By Terrence McCoy
By Allie Conti
By Terrence McCoy
By Scott Fishman
By Deirdra Funcheon
By Allie Conti
By New Times Staff
By Ryan Pfeffer
They met at Western High.
Richard Clark was the big man on campus -- six-foot-two, 250 pounds of big. He was big like that, even in high school. A star linebacker on the lousy Wildcats. Until the fight with his coach. Proud but not arrogant proud. Quiet proud. Distinguished proud. Says he was giving it all to the team. A good student. Likable too. Always had a group of kids hanging around him in the hall. Treated everyone the same. The kind of guy who wore his big well.
Geri Price was nerd incarnate. Honor roll. Brainiac. Shy. Quiet too, but a different kind of quiet. Scared quiet. Churning inside but quiet on the outside quiet. A nice girl. Her mom Puerto Rican. Her dad African-American. A divorce in the Bronx when she was just a toddler. Fine black hair that rippled and twisted down her back. Honey-colored skin. Eyes as dark and shining as gypsum. Felt as if she didn't fit in anywhere. More comfortable burrowed in a book than with people. (Watchers by Dean R. Koontz was a favorite.)
They sure made an unlikely pair.
But when it came time to invite a girl to senior prom, the football star picked the nerd. "I couldn't believe it! Everybody in that school respected him -- teachers and students -- and he asked me to the prom," Geri recalls giddily.
Geri's inwardness and penchant for solitude reminded Richard of his mom. He read Geri's ability to stand apart from the crowd as strength. "I had a lot of respect for her," he explains. He didn't realize until later how scared she was.
They were just kids. That night, neither knew that 14 years later, they would wind up husband and wife with four children of their own. They didn't know they would remain in Davie. Nor could Geri know that something had started to rumble through her life that night -- a big, quiet, caring something that would change her.
Already at age 17, Richard had suffered enough to twist him to bitterness. But he remained strong and kind. Geri would lean on his strength, draw from it, feed off it, learn from it, and then, as she matured, find her own.
In 2000, at age 32, Geri Clark became the first black elected official in the town of Davie. Her election to the Town Council marked a major shift for the West Broward town where hundreds of people turned out when the Ku Klux Klan marched down main street in the 1970s, a place that today is 87 percent white. Geri Clark, who registered to vote eight months before running for office, trounced white incumbent Jim Bush. She won decisively in both black and white precincts throughout the city.
The effect of her victory on Davie's small black community is only part of the story. Her election also marked the metamorphosis of a young, frightened girl into a public figure with a passion for her community. After Richard got into a dispute with the Davie Police Department this past March, Geri vowed to make sure Davie police treat everyone respectfully. She may ask the town to consider creating a civilian review board like the one Miami voters approved earlier this month. "For me, race is number one," says council member Clark.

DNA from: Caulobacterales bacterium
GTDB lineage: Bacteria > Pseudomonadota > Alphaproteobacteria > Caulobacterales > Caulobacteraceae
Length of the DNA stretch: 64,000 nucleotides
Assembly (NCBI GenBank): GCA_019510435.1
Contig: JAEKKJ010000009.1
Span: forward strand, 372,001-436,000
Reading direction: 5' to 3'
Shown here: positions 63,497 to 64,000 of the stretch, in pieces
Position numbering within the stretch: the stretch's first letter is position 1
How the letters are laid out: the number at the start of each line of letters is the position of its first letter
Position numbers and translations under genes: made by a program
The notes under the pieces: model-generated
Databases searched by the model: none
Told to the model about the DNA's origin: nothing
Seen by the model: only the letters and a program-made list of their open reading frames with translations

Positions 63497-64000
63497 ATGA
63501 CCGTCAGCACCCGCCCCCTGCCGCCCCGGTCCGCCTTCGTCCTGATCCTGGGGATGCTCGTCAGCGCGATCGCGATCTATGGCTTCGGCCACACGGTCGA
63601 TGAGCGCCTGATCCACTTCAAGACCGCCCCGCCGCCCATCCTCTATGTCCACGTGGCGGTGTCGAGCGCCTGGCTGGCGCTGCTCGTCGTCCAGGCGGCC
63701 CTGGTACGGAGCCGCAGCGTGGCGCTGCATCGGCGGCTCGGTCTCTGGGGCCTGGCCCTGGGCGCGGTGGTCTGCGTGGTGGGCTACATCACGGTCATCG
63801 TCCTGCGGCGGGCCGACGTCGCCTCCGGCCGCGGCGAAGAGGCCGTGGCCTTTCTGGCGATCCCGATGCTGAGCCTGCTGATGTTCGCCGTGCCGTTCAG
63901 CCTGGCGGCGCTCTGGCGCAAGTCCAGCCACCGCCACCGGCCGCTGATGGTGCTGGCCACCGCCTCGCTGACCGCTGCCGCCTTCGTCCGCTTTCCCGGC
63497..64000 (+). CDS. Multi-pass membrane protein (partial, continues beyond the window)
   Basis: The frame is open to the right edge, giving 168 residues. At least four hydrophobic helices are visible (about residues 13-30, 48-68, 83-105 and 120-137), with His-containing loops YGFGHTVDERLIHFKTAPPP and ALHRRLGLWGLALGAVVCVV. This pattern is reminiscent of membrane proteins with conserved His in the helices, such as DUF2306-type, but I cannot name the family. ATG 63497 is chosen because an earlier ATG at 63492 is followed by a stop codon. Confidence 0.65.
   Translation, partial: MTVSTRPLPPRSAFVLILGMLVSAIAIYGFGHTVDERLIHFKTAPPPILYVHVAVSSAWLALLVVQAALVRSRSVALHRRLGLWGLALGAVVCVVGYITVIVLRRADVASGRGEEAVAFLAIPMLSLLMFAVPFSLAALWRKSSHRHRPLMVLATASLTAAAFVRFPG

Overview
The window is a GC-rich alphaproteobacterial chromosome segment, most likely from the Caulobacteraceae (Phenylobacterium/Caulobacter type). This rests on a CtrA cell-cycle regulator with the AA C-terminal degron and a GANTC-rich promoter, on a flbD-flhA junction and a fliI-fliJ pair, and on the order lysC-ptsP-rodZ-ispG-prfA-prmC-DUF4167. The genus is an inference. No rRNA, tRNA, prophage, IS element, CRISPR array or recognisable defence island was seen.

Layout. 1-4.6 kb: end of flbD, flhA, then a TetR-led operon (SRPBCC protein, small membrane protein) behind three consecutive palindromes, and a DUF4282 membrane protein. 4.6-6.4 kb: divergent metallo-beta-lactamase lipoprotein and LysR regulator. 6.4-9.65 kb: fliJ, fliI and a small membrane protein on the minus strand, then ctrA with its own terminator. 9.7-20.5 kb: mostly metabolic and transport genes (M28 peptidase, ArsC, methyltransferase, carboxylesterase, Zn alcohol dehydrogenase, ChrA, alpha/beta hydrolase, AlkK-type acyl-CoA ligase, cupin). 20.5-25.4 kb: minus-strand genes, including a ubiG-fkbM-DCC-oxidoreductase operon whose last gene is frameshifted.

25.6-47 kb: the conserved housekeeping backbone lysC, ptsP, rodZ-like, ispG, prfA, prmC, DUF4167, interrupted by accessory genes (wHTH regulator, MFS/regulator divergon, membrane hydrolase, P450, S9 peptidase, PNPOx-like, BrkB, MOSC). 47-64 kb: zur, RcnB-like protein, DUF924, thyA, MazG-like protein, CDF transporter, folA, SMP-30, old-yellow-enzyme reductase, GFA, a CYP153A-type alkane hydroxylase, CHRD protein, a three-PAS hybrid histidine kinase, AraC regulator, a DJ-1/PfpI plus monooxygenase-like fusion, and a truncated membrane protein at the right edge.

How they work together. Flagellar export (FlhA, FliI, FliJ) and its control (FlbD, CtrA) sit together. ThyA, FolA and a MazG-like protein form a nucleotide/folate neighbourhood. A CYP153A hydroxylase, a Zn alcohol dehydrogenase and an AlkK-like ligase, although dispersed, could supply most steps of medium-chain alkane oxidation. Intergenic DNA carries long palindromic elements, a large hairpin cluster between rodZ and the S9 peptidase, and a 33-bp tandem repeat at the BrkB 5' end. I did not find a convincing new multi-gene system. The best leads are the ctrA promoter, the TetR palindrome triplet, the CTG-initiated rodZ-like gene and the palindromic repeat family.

It all goes back to Western High Prom Night 1984.
The theme was "Puttin' on the Ritz." Richard bought Geri a fluffy pink dress to wear; she couldn't afford to buy one herself. He brought her a pink corsage of carnations to match the dress and drove his brother Isiah's 1983, burgundy-and-white Thunderbird. On Richard's arm that night, Geri felt as if she were with the best-looking and most upstanding guy in all of Western High.
Rain is washing over Davie today, streaming down in great big sheets. A stationary front parked across Florida's middle is guiding moist air churned up in the Gulf of Mexico across Broward County. Commuters inching along Griffin Road are having a tough go of it. The water is at least a foot deep near the north ramp onto the Florida Turnpike. The canal along University Drive has reached the edge of its banks. If it rains any more, it looks as if the canal might overflow and cover the road. It feels as though it wouldn't take much to turn this land back to swamp, for the pools of water to join up and seek out the mother swamp of the Everglades. Nature is pushing it that way, pushing to reclaim this land, drop by drop, inch by inch.
Some places in Florida have erased history. Everything is so brand-spanking new you can't remember what was there before. Nothing there now triggers the old feelings. Disney did that in Orlando. Squint hard while standing in line at Space Mountain and it's hard to imagine acres of orange groves heavy with fruit.
But Davie's past is imbedded in its present. It's in the rich, black muck left behind when the federal government tried to drain the Everglades in 1905. It's in the chronic flooding. It's at Grifs Feed & Pet Center among the bags of hog feed and chicken scratch. It's in the network of canals. It's in the horse and bike trails that wend under giant oaks. It's in the wacky Western theme that was adopted as a design standard for downtown in the 1970s.